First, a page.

There are plenty of online tutorials that will teach you to play whatever instrument you may have laying around.
“I’m making my own ‘fast food’”
What you eat can have a big impact in your mood so Claire Siegel, a registered dietitian and founder of Nutritional Freedom, is making it a priority to eat nutrient-dense whole-foods meals.
“When you’re stressed it may feel easier to reach for convenience foods but you can make healthy food just as convenient,” she says. She makes time each day to prep the meals, preparing a variety of components including non-starchy veggies, a healthy carb, protein, and fat.
“My go-to right now is shredded chicken, sauteed bell peppers and onions that I can make into a burrito bowl or a stir fry, depending on what I’m in the mood for,” she says.
“I’m moving every few hours”
Exercising every morning will help you to let go of the bad feelings, however, the stress and anxiety can come back during your day. Thankfully it doesn’t take an hour-long sweat-drenched “workout” to bring back those feel-good brain chemicals, Siegel says.
“I’ll stretch, do a short YouTube video or take a walk around my neighborhood,” she says. “Being sedentary and spending too much time in my head can cause me to feel disconnected but even a little exercise is an amazing stress reliever.”
“I’m cleaning my bedroom”
“My motto is clean house, clean mind,” says Venus Nicolino, PhD, a clinical psychologist in Los Angeles, California.
It makes sense: you should try to make your home a clean and happy place, considering that you’re going to be stuck indefinitely quarantined in your house. You don’t have to do a full spring clean to feel good, simply making your bed or doing the dishes will make you feel instantly happier and less stressed.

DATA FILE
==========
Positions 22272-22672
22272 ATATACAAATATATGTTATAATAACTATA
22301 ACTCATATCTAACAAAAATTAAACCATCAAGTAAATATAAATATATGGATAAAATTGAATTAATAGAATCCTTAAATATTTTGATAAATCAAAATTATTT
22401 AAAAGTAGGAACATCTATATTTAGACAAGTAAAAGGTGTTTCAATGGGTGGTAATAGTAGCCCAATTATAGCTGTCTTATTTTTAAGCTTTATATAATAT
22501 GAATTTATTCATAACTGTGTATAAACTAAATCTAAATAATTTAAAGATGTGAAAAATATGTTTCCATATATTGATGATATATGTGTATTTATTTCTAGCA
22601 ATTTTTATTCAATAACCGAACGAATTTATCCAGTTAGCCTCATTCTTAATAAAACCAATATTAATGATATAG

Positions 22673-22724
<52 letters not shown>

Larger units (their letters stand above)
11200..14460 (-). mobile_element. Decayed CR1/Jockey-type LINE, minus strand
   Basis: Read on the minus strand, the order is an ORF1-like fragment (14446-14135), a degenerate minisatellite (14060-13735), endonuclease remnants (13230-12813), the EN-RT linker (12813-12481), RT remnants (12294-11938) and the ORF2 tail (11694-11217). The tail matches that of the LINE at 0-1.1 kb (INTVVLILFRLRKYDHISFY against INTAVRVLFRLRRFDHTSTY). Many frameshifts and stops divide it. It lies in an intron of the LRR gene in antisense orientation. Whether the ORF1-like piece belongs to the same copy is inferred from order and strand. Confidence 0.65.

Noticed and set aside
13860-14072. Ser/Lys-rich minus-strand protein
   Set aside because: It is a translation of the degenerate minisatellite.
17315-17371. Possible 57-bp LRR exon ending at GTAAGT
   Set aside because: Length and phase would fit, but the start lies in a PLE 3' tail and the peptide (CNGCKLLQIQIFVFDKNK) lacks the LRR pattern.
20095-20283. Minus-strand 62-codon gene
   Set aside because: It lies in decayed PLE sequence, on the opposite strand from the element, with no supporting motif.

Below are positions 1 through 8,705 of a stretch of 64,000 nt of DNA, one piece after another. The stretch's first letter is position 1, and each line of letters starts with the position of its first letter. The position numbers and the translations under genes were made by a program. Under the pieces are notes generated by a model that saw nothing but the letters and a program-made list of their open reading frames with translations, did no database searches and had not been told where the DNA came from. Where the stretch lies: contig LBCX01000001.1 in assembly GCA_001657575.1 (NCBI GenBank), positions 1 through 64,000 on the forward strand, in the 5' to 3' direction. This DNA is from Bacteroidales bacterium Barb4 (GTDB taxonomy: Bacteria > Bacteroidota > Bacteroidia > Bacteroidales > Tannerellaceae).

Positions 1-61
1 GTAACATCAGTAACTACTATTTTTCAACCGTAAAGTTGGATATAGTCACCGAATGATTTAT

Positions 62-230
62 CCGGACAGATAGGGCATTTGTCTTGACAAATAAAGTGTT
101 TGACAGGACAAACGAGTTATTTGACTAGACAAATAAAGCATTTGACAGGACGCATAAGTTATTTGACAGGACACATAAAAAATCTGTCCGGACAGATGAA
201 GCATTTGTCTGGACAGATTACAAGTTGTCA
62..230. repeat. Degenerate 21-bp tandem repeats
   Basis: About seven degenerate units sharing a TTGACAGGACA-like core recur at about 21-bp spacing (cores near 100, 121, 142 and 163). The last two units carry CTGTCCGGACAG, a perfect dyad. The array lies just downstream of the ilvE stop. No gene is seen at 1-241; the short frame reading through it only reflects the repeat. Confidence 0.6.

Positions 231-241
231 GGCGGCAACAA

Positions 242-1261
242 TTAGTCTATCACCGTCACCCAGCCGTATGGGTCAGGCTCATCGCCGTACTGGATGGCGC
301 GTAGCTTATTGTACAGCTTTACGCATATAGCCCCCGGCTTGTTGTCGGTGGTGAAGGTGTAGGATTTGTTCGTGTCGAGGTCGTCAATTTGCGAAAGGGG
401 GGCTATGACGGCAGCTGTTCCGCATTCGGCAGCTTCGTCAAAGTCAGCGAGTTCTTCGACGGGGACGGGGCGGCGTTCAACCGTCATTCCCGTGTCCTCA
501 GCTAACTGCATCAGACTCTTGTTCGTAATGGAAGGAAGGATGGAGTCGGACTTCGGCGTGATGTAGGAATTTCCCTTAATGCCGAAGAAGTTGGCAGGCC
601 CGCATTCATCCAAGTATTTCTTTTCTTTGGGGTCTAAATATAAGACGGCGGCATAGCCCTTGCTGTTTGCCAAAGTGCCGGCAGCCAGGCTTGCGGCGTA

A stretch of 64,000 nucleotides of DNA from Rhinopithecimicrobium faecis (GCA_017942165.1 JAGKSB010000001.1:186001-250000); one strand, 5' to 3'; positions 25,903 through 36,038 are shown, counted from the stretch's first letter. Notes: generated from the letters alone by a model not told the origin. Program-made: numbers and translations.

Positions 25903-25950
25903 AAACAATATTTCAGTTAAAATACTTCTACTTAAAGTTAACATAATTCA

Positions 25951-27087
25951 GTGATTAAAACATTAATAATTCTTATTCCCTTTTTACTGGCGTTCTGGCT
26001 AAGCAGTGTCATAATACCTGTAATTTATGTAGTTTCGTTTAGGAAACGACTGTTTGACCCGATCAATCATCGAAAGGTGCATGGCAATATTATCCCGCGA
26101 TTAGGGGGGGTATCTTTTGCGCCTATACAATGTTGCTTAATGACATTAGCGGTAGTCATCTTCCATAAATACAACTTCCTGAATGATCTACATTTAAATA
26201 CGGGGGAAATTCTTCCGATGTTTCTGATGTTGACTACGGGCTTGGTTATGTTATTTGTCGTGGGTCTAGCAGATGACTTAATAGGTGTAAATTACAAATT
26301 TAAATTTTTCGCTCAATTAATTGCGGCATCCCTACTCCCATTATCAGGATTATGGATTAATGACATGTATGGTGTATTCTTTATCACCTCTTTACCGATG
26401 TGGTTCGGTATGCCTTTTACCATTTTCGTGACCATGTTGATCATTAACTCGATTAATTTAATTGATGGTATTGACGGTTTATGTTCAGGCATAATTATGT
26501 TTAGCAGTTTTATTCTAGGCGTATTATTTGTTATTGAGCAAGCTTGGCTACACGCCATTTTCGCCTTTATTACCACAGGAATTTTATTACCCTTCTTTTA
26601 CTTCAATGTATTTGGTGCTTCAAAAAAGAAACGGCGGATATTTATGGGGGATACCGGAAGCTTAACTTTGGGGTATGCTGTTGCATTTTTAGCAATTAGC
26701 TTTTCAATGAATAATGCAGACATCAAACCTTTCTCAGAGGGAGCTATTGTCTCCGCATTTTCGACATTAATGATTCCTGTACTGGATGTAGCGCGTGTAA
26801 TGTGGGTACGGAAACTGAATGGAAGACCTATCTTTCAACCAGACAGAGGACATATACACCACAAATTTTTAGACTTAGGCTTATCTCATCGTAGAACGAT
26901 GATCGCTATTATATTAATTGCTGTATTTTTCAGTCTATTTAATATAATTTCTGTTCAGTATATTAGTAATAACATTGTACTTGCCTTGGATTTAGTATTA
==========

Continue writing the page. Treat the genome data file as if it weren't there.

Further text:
“I’m looking around myself and asking, ‘What needs changing?’ ‘What mess lies underneath my bed?’ When we’re able to control our immediate environment, it helps us let go of what we cannot control,” she says.
“I’m meditating twice a day”
Meditation actions like a chill pill for your whole body and this is just one of its many science-backed benefits. “The longer I try to ignore, deny, or avoid the fear and anxiety of the moment, the longer I’ll hold onto these difficult emotions and will find it difficult to stay focused on positive things,” says Jill Sherer Murray, a journalist known for her TEDx talk “The Unstoppable Power of Letting Go” and founder of the lifestyle brand Let Go For It.
Her way to “feel all the feelings” without letting them overwhelm her is through transcendental meditation. “I meditate twice a day to stay present, and grounded in what’s real,” she says.
“I post my goals on a sticky note on my computer”
We’re all forced to spend much time on our computers these days considering that many people are now working from home, but it’s important not to get sucked into the endless news cycle.
“When I feel myself going down a dark rabbit hole, I look at it and it immediately lifts my mood,” she says. “We all had goals before this global pandemic hit and we can still keep working towards them. The key is re-focusing on what they are and how we’ll achieve them. Things are different now but that’s not necessarily a bad thing. It forces us to become more effective problem solvers, to innovate, and use a shift in perspective to find powerful new ways of getting things done.”
“I take some really deep breaths”
Taking deep breaths is so overrated, and it is one of the most basic things that you can do and yet it’s amazing how many of us forget to breathe properly when we are stressed out, says Namita Kulkarni, a yoga teacher in India who writes a yoga travel blog called Radically Ever After.
“I start my day with a few minutes of a type of yogic breathing called Ujjayi breath (also called Ocean breath) to counter stress and fear in these highly uncertain times,” she explains. “Ujjayi breath works by activating the parasympathetic nervous system. It sets a peaceful, centered tone for the rest of my day and I’m less likely to be thrown into fear or panic with every news update.”